There is no paradigm breaking news here, and to some this may even be old news. This is just one more small block of knowledge to add to the vast amount of information available on this forum.

So what practical lessons should we take away from this experiment? If one is designing a crossover with electrolytics, one should be aware that the ESR of the capacitor will have a small effect on the drivers actual response, and that some software is not capable of modeling this (in my experience Speaker Workshop). Similarly, if an existing design has an electrolytic, be aware that there will be a deviation from the design if a film type capacitor is substituted. Whether this deviation will be perceived subjectively as an improvement is outside the scope of this discussion.

I hope that this discussion has been as informative for the readers as it has been for the author.


P.S. Next up, can I measure "voltage coefficient of capacitance", and how do different types of capacitors compare?
David, yes you can measure the voltage coefficient, and the various types are definitely different, with some ceramics being pretty easy to see. This is one reason I like my antique bridges, as they can go up to several hundred volts, unlike modern solid state bridges that are doing well to get to a couple tens of volts.

You should also measure dielectric absorption. It's sort of a PITA, with accurate timing required. I bought a computer interface with this exact thing in mind, but haven't had time to set up the experiment.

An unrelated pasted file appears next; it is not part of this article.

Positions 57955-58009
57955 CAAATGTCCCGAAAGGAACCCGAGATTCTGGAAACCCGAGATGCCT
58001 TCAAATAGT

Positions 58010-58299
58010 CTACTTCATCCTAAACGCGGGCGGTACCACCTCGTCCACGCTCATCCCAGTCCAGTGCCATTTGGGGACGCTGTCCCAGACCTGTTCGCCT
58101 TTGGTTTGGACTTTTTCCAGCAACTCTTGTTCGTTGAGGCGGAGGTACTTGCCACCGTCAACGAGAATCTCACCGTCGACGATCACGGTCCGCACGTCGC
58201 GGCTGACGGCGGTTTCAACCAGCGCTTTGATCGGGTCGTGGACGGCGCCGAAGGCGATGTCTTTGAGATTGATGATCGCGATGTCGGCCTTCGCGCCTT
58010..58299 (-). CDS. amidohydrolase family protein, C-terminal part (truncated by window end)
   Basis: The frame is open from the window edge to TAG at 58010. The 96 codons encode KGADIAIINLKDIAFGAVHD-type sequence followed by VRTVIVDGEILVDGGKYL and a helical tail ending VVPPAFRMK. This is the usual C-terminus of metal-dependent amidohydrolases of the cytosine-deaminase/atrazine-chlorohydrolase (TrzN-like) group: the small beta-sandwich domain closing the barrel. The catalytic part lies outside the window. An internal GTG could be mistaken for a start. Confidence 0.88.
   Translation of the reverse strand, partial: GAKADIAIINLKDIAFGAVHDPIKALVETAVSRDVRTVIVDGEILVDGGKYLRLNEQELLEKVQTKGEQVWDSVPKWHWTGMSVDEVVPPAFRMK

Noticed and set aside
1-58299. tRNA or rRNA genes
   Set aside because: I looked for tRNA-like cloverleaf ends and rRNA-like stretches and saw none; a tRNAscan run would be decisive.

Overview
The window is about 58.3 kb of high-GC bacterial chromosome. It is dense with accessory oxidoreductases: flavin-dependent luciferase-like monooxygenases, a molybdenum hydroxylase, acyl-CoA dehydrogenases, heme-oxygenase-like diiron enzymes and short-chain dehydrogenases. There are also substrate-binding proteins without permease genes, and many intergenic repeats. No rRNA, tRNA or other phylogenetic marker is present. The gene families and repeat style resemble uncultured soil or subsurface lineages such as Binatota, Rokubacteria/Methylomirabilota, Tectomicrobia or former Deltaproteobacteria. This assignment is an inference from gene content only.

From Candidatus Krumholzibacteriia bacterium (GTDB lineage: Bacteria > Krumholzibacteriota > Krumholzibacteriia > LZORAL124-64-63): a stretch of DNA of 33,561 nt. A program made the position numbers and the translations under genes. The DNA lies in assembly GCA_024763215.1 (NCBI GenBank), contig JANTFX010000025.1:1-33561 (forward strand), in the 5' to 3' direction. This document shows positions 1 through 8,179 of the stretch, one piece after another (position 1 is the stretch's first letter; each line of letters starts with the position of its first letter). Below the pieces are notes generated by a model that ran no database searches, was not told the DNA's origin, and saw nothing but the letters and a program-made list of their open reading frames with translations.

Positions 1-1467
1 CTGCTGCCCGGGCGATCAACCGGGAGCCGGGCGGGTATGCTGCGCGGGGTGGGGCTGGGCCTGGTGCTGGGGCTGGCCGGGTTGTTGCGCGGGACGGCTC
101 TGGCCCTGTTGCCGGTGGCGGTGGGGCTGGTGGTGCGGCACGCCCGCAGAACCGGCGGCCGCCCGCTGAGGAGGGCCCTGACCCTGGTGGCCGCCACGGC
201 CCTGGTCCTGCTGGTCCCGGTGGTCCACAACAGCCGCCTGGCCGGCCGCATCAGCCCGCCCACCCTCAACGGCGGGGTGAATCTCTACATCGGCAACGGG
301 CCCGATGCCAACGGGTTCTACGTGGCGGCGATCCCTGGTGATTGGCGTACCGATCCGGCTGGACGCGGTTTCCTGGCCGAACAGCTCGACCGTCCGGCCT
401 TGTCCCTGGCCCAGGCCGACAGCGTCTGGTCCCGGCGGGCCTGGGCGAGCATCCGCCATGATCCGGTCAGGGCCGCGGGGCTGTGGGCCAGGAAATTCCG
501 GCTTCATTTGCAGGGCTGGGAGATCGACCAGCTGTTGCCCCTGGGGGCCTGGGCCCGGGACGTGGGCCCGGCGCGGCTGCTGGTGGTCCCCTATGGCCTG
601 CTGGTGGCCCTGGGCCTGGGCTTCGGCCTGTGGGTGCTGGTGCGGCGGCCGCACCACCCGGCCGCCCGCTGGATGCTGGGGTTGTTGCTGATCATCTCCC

originally posted by Conrad Hoffman
You should also measure dielectric absorption. It's sort of a PITA, with accurate timing required. I bought a computer interface with this exact thing in mind, but haven't had time to set up the experiment.

In this article by Bob Pease are described two test fixtures to measure DA:

Understand Capacitor Soakage

A simple one with a switch which has to be engaged manually and more a much more sophisticated with timers etc.
poobah, the carpet is long gone, the walls are torn out, everything is a mess, but I cleaned the seaweed and dead fish off the test bench, replaced the power strips that were under water, and at least I'm up and running! Fortunately I didn't lose much, though I did spend some time washing the components that were in the lower drawers of my parts cabinets. I also discovered you can recover some amazing things, if you act quickly. I opened up a nice dial indicator that was completely submerged, cleaned and relubed it, and it works better than new. I also have some mylar caps that were under water for a week, so I ought to check the DA on 'em! No, wait, this is 2008- just call them minty and sell them on eBay!
Thank-you and kudos on presenting some real data. Your efforts are to be applauded. As we all know, from data comes knowledge, from knowledge, wisdom.

The esr of capacitors isn't so critical because their reactance is so high at low frequency. For instance 3.3uF at 100Hz has a reactance of 482 ohms so an ohm of ESR doesn't really make much difference. Even at 10KHz, the reactance is 4.8ohms. Not to say it's not important, it needs to be taken in context and of course, it's the opposite for inductors, ESR is the essence of inductance.

As far as I know, bipolar electrolytics are formed by making a pair of double value electrolytics in series and so you'd expect their ESR and DF to be 2X worse than regular electrolytics. Let's face it electrolytics were created to do one thing well, dump lots of low frequency energy. They are not intended for audio duty.

When you give a value of <0.1ohm for instance, what do you mean? Is 0.1ohm the limit of measurement for that test condition?

I vote to make this a sticky that we should all put our data. I, for one, would really like to know if a particular manufacturer knows what they're doing!